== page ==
Head of Learning Research and Resources, Science Museum Group
I am passionate about learning in informal settings, having spent over 25 years devising new and innovative ways of communicating scientific and technological ideas and concepts to a wide range of audiences using interactive exhibits and innovative programming.
Currently I am Head of Learning Research and Resources at the Science Museum and work with the Museum Leadership, Development and Project teams to maximise Learning's input across the public offer ensuring that audience needs are addressed and learning programmes are properly integrated and delivered. I work with a range of academic partners, including King's College, London; University College, London and Sheffield Hallam, on large-scale learning projects like the Enterprising Science Programme.
I have played a pivotal role in some of the Science Museum's most exciting and innovative projects including the Wellcome Wing's 'In Future' exhibition (a multi-user computer game) and the development and delivery of the Dana Centre, known for its experimental adult programming based around contemporary science dialogue and debate.
I am a chemist by background and was the first School Teacher Fellow at the Royal Society of Chemistry, responsible for identifying, testing/evaluating and writing chemical problem-solving/egg race experiments for inclusion in the RSC's publication 'In Search of Solutions'. A long time ago I was a secondary science teacher.
What I bring
Experience of working with a range of academic partners on large-scale national projects and putting research into practice.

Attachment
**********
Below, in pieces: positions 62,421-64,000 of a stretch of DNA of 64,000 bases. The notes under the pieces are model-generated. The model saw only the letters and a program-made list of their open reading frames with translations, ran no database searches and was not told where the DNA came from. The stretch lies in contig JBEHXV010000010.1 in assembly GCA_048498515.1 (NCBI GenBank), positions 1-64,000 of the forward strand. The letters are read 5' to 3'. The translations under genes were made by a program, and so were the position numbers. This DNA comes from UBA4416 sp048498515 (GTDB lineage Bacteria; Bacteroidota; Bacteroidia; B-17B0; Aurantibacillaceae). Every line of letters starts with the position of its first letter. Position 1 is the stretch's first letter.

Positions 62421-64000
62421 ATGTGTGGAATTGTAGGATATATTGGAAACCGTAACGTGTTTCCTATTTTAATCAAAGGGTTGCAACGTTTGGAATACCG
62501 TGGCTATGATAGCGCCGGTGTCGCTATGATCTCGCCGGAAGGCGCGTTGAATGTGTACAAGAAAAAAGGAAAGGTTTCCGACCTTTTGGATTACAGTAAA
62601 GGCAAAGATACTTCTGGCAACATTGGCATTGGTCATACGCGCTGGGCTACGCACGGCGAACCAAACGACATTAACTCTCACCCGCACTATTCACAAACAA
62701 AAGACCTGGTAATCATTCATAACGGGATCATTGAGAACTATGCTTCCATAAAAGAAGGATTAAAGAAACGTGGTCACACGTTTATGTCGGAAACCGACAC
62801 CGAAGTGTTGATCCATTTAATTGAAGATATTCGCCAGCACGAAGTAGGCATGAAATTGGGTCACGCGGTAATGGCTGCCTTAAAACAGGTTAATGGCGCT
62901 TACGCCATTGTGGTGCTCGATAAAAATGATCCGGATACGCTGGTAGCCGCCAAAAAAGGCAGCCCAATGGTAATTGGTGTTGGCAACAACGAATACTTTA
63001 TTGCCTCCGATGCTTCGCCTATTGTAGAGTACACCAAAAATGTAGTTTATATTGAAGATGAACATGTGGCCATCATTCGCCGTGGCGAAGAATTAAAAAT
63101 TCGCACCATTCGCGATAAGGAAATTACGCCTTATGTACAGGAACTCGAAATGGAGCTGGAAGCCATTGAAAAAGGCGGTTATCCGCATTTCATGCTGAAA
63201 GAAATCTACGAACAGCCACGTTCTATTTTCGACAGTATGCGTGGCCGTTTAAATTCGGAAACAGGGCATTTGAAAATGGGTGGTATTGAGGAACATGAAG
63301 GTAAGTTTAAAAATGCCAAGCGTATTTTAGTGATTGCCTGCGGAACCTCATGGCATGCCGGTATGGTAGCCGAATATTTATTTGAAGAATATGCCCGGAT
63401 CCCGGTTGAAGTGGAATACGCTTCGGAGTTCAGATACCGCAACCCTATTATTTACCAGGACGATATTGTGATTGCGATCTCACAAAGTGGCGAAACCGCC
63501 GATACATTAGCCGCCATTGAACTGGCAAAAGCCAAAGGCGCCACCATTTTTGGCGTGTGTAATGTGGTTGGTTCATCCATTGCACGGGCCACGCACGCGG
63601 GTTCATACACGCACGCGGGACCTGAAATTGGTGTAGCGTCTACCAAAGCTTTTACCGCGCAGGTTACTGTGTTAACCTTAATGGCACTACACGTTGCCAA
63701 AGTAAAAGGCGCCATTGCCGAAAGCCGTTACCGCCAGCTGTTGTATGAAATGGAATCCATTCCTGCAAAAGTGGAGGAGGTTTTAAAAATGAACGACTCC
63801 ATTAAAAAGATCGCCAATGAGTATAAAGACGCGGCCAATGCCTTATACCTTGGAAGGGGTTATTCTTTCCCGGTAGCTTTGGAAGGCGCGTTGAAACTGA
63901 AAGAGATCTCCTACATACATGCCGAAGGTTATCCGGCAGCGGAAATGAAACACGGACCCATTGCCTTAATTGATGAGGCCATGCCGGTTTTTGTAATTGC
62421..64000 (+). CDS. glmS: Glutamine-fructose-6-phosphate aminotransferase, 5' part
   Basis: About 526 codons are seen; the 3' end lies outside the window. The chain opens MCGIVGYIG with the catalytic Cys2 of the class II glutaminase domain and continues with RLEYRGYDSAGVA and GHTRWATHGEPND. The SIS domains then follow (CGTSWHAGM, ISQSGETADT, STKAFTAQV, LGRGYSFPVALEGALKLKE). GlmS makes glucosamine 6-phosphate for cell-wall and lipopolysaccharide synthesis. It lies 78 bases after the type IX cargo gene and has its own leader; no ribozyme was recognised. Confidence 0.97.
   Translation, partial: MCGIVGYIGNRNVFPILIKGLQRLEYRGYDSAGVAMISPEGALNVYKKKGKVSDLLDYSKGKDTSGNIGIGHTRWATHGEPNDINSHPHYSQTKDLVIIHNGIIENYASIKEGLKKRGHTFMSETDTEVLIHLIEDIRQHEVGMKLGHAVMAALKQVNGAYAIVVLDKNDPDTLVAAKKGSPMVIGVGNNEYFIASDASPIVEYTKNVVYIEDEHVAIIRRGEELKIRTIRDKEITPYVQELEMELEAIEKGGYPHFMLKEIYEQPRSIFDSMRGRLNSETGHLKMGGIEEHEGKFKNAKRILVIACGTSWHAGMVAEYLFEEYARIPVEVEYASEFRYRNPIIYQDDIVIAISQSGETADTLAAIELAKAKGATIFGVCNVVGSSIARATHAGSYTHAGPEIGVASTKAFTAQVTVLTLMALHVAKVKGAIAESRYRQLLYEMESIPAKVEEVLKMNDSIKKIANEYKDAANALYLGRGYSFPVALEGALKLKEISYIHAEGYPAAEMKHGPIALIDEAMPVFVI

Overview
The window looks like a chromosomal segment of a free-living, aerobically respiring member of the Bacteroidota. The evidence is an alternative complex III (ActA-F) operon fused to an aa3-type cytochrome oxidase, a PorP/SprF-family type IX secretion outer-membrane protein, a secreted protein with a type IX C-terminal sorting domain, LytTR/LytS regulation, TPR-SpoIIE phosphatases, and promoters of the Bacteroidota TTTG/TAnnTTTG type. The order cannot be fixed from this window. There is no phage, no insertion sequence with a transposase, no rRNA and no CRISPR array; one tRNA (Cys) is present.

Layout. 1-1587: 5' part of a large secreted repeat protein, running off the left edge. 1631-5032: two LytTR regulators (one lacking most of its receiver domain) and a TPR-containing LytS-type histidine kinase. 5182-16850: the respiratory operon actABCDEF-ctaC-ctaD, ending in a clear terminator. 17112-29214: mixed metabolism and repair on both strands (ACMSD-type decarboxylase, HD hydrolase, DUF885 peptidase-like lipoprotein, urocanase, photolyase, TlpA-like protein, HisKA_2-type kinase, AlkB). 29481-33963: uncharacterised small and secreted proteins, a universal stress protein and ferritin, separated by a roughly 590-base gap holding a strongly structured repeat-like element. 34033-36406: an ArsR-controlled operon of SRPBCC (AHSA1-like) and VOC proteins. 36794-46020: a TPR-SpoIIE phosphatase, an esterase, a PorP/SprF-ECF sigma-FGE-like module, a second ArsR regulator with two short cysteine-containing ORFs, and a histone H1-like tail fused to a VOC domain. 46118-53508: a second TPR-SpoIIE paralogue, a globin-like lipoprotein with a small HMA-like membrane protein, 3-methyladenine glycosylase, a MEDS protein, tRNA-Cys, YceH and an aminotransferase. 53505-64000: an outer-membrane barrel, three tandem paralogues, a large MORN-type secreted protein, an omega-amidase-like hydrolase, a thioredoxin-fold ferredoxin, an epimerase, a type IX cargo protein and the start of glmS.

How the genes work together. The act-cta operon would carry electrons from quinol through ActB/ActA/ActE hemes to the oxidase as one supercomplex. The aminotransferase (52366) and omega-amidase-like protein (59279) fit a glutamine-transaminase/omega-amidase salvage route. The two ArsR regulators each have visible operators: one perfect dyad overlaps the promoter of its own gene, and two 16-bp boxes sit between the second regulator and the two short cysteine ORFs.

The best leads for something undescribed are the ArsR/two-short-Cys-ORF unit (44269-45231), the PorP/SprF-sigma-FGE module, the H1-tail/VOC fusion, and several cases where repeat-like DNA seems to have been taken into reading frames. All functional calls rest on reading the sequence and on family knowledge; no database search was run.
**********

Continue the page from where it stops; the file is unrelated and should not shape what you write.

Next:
Sharing of information e.g. evaluation and research findings gained from the Enterprising Science Programme and our participatory work with new audiences.
Experience of training teachers, science communicators, scientists, museum educators and curators in informal science learning approaches and practices; that includes audience awareness training and applying the principles of Science Capital to shape learning programmes, live events and inform interpretation for exhibitions.
Science and Discovery Centres play a huge part in engaging and inspiring audiences with science. But how do we encourage more people to see the science centre/museum as a resource not just a destination? How do we effectively engage those who are hard-to-reach that isn't just another project? What influence can school, home and out-of-school experiences make on young people's science learning and how can we support more joined-up linkages? What of digital participation? How we measure our impact has proved elusive to date, but in our gut we know that what we do is right because we see it in the faces of the people who visit us and we hear it in their conversations. By gaining a better understanding of how we do it and developing a framework that supports science learning/engagement consistently and more effectively, we can benefit ALL - visitors, non-visitors, staff and the sector.
As a passionate and diverse membership that delivers on science engagement our strengths lie in:
Continuing to apply and share best practice
Continuing to be reflective about our practice and encouraging our staff to do the same
Scaling up what we know works and seeking unusual collaborations/partnerships
Looking to learnings from outside our sector
Attracting new and diverse audiences into our institutions - visitors and staff - and in doing so enriching everyone's experience
Coming up with the research questions we would like answered as a network and capturing that evidence across the network in order to gain new insights to feed into our practice.
Speaking loudly with one voice on the things that matter.